Online videos of Hitler getting angry at things, based on a 2004 film scene, have found enduring appeal and recently featured in a Fair Work Commission case. Why the furor?
What started as a showcase for America's drag queens is fast becoming a global sensation.
With sharp political commentary just as likely to be found on Tumblr as in the pages of the Times, why aren’t the best internet memes being published in the nation's top periodicals?
For those who still consider memes like the #10yearchallenge as harmless and innocent information sharing perhaps it's time to reconsider.
Politicians have been using memes to appear cool, plugged in, even 'lit.' Here's why that's not necessarily a smart idea.
TikTok was one of 2018’s most downloaded mobile apps for Apple and Android devices in the US and Europe.
Hateful images are making their way from niche sites onto popular social networks at an alarming speed. Here's how it works.
Why do people believe absurd lies about George Soros? The answer depends on the platforms you use, the media influencers you follow and the memes you see.
Where you come down on the latest internet hullabaloo depends on how your brain fills in gaps in the sounds you hear.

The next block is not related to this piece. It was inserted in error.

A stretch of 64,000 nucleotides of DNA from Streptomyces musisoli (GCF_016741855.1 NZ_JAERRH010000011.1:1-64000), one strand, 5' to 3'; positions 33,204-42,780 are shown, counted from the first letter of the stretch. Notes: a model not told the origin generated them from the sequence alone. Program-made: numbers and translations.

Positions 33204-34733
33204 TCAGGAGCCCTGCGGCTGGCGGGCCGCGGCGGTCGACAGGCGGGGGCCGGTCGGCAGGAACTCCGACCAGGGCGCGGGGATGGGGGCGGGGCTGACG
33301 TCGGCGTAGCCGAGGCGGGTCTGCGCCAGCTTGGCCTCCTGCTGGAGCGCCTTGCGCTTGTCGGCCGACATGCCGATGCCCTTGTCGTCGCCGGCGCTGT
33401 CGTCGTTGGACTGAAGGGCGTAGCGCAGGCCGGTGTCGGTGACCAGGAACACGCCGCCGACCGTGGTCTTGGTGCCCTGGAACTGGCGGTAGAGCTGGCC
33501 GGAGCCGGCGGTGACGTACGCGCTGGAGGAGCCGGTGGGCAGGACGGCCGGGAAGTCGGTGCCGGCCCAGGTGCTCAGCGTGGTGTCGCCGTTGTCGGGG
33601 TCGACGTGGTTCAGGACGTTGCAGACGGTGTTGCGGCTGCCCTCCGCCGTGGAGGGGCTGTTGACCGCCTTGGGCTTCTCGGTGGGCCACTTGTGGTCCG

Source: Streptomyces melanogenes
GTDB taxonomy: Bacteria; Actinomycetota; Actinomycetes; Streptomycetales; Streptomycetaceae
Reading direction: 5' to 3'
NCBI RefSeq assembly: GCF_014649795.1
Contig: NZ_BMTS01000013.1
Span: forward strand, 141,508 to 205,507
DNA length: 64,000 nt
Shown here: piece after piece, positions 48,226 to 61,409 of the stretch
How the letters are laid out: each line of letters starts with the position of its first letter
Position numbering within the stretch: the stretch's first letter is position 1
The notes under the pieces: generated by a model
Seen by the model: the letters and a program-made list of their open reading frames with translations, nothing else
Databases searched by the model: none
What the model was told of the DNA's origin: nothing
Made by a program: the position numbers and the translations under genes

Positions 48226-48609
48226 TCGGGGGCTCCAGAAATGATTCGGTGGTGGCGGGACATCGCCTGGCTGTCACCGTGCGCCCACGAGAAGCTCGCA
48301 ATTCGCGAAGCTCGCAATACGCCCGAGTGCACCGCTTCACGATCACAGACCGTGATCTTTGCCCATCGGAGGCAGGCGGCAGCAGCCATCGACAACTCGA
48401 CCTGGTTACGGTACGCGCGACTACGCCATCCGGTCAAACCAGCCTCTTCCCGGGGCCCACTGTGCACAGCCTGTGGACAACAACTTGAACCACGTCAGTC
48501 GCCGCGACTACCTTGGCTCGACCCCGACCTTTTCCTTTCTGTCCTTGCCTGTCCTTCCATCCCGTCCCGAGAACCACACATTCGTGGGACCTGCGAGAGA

In the decades since the first shitpost, the practice has become widespread and sophisticated – especially among today's young people.
Imma let you finish, but there's more to memes than you think.
After the hashtag #MeTooInChina was blocked by Chinese authorities in mid-January, social media users made creative use of nicknames and emojis to evade censorship and highlight harassment.
The term “meme” was coined in 1976. Today, these cultural artefacts have gone viral, and are redrawing the boundaries of acceptable political discourse.
What connects a cartoon frog, misappropriated mythology and the US's 45th president?
If news pundits had been paying closer attention to memes, they may have been less shocked by the result of the 2016 US presidential election.
Hillary Clinton failed to unleash the power of the meme.
The Politically Incorrect forum is bringing its racist vitriol to a website near you.
A scholar of visual culture sees a transition happening online as the alt-right reinterprets images of police shootings to push back against the gains made by Black Lives Matter.
This scientific field suggests people have been passing along memes since long before the birth of the internet. What makes one bit of culture take off, while another sinks from sight?
The spontaneous success of Pokémon Go shows how powerful internet memes can be.